Width at front: c. 3 metres
The Goldener Bär was split off around 1595 from the neighbouring Goldene Krone by the wealthy Beer Haas. He was a member of the Haas family, one of the most important and wealthiest families in the Judengasse. He was a soninlaw of Joseph Oppenheimer at the Weißer Löwe.
Like his brother Samuel Haas in the neighbouring Goldene Krone, Beer Haas had also been one of the highest tax payers since 1610. His son Samuel Haas III also lived here and died in 1657 as a "master builder". He was married four times in all and had seven children. In 1644 he paid the highest house tax of 32 guilders.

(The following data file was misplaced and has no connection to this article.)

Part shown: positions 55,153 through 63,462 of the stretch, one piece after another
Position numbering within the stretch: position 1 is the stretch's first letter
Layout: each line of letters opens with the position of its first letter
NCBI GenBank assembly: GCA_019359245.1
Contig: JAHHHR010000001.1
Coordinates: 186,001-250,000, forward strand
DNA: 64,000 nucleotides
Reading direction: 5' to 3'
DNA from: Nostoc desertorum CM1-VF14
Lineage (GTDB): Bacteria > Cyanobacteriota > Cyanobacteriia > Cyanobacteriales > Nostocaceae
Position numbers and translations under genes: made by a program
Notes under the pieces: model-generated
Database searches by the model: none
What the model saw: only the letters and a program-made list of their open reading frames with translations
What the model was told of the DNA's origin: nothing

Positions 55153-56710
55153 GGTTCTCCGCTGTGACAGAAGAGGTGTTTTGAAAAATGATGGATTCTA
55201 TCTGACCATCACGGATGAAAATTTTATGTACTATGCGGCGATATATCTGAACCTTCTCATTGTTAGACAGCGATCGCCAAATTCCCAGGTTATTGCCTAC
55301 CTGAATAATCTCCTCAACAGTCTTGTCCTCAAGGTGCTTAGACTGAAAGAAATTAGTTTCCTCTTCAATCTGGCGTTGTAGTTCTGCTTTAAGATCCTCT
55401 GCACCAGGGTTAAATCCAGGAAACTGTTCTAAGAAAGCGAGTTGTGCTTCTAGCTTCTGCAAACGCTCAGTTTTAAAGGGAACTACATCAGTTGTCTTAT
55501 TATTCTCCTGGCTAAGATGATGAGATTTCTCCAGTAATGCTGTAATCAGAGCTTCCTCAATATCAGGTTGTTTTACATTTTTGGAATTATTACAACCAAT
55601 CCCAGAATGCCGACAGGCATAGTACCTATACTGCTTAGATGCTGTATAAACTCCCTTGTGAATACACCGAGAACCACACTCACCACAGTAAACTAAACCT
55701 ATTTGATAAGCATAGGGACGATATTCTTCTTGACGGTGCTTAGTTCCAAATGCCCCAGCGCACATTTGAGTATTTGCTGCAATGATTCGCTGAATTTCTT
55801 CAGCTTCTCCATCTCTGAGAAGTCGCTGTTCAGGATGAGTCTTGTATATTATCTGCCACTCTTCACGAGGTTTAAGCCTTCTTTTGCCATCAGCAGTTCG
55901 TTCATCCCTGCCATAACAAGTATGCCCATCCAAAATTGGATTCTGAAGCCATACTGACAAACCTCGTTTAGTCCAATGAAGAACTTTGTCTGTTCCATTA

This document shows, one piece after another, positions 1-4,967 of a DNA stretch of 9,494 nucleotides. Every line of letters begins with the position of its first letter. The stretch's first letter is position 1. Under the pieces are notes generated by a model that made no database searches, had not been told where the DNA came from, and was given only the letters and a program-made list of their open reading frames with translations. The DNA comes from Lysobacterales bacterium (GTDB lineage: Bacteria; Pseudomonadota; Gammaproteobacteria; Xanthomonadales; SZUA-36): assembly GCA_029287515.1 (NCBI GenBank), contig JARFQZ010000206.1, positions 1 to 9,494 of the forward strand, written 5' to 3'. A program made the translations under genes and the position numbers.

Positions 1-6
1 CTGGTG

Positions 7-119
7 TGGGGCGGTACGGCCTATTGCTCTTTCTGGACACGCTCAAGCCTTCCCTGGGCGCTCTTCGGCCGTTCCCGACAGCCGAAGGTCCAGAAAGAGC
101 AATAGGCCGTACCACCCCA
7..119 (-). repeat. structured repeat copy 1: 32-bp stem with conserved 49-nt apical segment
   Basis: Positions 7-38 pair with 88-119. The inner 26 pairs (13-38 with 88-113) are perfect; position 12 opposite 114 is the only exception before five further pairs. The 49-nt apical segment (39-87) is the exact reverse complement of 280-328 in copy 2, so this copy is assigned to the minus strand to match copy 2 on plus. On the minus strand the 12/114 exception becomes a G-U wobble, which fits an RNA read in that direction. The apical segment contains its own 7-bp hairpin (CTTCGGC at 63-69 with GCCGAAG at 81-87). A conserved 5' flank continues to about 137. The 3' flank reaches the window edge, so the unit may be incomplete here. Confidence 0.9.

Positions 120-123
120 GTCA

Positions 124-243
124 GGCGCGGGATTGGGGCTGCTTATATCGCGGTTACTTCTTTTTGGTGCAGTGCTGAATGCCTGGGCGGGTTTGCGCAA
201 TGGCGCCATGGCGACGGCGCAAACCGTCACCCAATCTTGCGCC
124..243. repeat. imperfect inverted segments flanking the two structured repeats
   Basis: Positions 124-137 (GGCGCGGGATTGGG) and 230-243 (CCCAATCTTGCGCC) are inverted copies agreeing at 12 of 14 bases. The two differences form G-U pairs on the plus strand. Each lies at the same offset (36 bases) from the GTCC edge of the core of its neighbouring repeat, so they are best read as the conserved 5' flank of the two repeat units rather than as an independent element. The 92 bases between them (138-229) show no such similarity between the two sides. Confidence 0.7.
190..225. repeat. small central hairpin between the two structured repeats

Other occupants included members of the Beer and Kann families, and later of the Drach family.
In 1694 there was a family living here dealing in jewels. The recently married daughter and her husband were still living with the parents. Nine years later their occupation was given as moneylending and banking. In 1709 there were two families living in the house.
The house was destroyed in the fire of 1711 but soon rebuilt. In 1883 the city took it over for demolition.